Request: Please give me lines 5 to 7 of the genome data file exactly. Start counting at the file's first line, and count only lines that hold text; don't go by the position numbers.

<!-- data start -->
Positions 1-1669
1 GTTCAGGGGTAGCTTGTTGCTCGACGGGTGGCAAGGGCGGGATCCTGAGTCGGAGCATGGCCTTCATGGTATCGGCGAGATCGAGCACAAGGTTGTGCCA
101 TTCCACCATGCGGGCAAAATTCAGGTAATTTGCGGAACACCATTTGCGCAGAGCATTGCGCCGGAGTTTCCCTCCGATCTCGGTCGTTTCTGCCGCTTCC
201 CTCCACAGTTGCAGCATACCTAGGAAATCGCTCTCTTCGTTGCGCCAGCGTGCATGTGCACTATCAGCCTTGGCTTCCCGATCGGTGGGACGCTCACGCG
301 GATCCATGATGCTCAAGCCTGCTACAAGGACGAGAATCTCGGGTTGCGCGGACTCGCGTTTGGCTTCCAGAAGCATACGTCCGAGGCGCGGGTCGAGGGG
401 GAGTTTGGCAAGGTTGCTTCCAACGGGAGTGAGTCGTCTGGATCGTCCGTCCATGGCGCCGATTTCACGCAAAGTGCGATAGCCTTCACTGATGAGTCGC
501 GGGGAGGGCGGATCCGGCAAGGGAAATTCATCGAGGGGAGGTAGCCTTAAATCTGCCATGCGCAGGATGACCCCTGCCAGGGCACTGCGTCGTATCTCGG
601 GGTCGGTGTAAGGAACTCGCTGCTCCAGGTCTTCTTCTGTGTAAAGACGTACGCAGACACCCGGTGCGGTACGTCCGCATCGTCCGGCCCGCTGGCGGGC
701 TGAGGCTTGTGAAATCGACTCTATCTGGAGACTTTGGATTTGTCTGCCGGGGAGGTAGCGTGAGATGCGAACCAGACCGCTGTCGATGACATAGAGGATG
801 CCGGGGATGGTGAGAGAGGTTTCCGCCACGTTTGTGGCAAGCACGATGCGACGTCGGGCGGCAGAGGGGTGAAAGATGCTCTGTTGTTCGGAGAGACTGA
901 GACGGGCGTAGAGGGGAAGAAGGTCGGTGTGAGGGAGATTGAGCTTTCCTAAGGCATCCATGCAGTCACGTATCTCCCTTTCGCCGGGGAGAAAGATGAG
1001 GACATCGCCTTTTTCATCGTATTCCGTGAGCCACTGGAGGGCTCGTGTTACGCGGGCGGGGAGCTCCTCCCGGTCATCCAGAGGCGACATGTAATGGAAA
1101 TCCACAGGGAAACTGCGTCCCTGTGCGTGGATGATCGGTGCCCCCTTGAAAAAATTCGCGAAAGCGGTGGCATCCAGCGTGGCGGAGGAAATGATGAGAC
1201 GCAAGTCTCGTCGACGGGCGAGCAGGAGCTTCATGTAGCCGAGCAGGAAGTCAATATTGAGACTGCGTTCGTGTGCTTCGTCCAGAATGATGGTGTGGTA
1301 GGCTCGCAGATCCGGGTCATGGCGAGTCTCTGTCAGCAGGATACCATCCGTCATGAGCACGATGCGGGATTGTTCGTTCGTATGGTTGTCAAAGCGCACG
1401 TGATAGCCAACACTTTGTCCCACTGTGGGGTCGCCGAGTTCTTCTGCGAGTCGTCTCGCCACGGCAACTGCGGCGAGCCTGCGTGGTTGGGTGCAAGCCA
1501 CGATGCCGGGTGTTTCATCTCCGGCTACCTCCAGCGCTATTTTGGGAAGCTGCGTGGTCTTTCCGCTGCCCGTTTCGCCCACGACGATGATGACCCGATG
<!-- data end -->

301 GATCCATGATGCTCAAGCCTGCTACAAGGACGAGAATCTCGGGTTGCGCGGACTCGCGTTTGGCTTCCAGAAGCATACGTCCGAGGCGCGGGTCGAGGGG
401 GAGTTTGGCAAGGTTGCTTCCAACGGGAGTGAGTCGTCTGGATCGTCCGTCCATGGCGCCGATTTCACGCAAAGTGCGATAGCCTTCACTGATGAGTCGC
501 GGGGAGGGCGGATCCGGCAAGGGAAATTCATCGAGGGGAGGTAGCCTTAAATCTGCCATGCGCAGGATGACCCCTGCCAGGGCACTGCGTCGTATCTCGG